IOWA CITY — In retrospect, Kirk Ferentz’s one-liner coming out of Saturday’s victory is brilliantly funny.
The Iowa coach knew the question was coming and he was prepared. Within about five minutes, Ferentz was asked about the emergence of the no-huddle offense with the Hawkeyes the last two weeks.
“Just trying to please the fans and the media,” Ferentz said with maybe a hint of sarcasm. “That’s simple. Simple answer there.”
Peel it back a bit after the Hawkeyes’ 45-17 victory over the University of Louisiana Monroe and a couple of truths rise. Say whatever you want about the no-huddle pace, it works. Whoever’s idea it was, step forward and collect your bonus. Also, sure, maybe the no-huddle takes Ferentz and staff out of the running back, tight end comfort zone, but it still allows the Hawkeyes (3-1) to dictate tempo.
This is why Iowa has started with the ball 130 of 153 games under Ferentz. It’s not an overtly aggressive decision like, say, a corner blitz, and you’re rolling your eyes right now, but think about it. It’s the first move on the chess board. It’s the first move to attempt to control tempo, which, with the uneasy newness of this year’s defense, can add a 12th defender to the field — the clock.
“We will keep it [the no-huddle], if it’s effective,” Ferentz said. “I’m not as hard headed as you think I am. We’re going to do whatever we can to score. That’s what it comes down to . . . if it helps us.”
It all starts with quarterback James Vandenberg. The no-huddle fits his skill set, which is accuracy first and foremost. Through four games, Vandenberg has completed 62.8 percent of his passes. Ricky Stanzi’s 2010 was the best statistical season by an Iowa QB since Brad Banks in ’02. Through four games last year and going into the Big Ten season, Vandenberg’s and Stanzi’s numbers are nearly identical.
Stanzi completed 66 of 99 for 999 yards, nine TDs and just one interception with a pass efficiency of 179.41. Vandenberg is 81 of 129 for 1,095 yards, 10 TDs and one interception with an efficiency of 158.12.
The difference between Iowa offense ’10 and offense ’11 is rushing yards. The 2010 team had 739 yards and averaged 4.6 yards a carry. This year, it’s 562 and 3.9.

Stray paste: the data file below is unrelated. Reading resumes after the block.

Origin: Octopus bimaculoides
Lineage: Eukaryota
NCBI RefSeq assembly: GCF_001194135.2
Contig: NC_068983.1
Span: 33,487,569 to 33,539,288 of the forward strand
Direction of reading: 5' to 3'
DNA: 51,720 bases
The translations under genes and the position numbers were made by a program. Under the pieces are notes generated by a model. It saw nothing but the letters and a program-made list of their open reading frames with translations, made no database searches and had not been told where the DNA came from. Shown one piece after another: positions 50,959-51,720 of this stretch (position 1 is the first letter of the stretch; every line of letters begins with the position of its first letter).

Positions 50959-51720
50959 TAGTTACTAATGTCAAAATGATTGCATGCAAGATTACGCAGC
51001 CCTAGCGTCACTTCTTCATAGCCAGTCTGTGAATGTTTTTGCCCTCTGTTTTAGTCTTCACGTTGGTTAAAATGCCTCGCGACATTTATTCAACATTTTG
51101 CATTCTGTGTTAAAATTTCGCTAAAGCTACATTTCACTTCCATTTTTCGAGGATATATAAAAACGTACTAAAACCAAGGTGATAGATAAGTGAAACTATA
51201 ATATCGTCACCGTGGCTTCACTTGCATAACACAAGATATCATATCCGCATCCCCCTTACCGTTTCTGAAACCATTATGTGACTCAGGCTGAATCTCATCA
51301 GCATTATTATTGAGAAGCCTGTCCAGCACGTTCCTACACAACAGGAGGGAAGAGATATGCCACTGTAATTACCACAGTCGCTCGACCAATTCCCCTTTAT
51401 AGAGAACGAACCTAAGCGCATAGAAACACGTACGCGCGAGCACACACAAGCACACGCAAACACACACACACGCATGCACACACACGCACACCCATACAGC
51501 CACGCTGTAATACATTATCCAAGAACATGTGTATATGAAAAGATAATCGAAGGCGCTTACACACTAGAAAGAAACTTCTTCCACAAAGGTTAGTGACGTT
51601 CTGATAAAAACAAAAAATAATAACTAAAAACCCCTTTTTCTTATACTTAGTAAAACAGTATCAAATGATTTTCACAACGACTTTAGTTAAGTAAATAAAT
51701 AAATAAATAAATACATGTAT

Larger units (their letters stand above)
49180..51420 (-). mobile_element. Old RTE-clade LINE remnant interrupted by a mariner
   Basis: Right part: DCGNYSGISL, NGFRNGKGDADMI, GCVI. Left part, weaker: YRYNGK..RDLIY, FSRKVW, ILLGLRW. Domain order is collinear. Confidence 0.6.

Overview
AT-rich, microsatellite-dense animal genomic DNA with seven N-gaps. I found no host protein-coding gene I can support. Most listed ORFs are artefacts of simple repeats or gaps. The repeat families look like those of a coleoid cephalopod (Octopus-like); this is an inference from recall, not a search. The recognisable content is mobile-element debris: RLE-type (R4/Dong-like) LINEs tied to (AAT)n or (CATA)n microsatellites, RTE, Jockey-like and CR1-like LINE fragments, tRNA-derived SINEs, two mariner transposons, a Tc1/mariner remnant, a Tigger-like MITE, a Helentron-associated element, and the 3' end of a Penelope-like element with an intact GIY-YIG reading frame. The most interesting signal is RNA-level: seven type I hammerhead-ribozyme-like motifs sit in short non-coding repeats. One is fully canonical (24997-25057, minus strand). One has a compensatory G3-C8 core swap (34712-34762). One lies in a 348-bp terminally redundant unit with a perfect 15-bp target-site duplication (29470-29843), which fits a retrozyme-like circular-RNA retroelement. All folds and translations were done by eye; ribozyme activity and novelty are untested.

Tight end production is down — 11 receptions for 153 yards and no TDs this year to 18 for 259 and 1 TD last season — but wide receiver production is up, way up. Led by Marvin McNutt, Keenan Davis and Kevonte Martin-Manley, Iowa wide receivers have 60 receptions for 895 yards and 10 TDs. Last season, it was 41 for 625 and seven TDs.
It all starts with the quarterback and the course Iowa has steered with Vandenberg. The dropoffs in the running game and tight ends have been soaked up by the quarterback, wide receivers and no-huddle.
“I think it all starts with the quarterback,” Ferentz said. “Since he’s gotten here, James has seemed pretty comfortable in that mode.”
Going into August, Ferentz thought Iowa had “a guy who could throw it a little bit, but I didn’t know who was going to catch it. In the past two weeks, boy, that group is practicing better and I think they’re having fun right now.”
The catch with the no-huddle is clock, and Ferentz reminds everyone when the question is asked that it’s a double-edged sword. In order for the clock to become a defender, it has to tick.
“There are times in the game where you have to hold onto the ball a little bit, too, and keep it away from the other team,” he said. “We want to be able to do both and do what’s best for the team in that situation.”
Iowa is off this week and enters the Big Ten schedule Oct. 8 at Penn State (3-1). The Hawkeyes are 3-1, which is exactly where they were last season.
It’s Iowa — aggressive with possession, tempo — but it’s not Iowa — no-huddle and QB-wide receiver reliance over running backs and tight ends and the unease on defense.
It’s Iowa and it’s not. The Big Ten is probably as confused and interested as you are.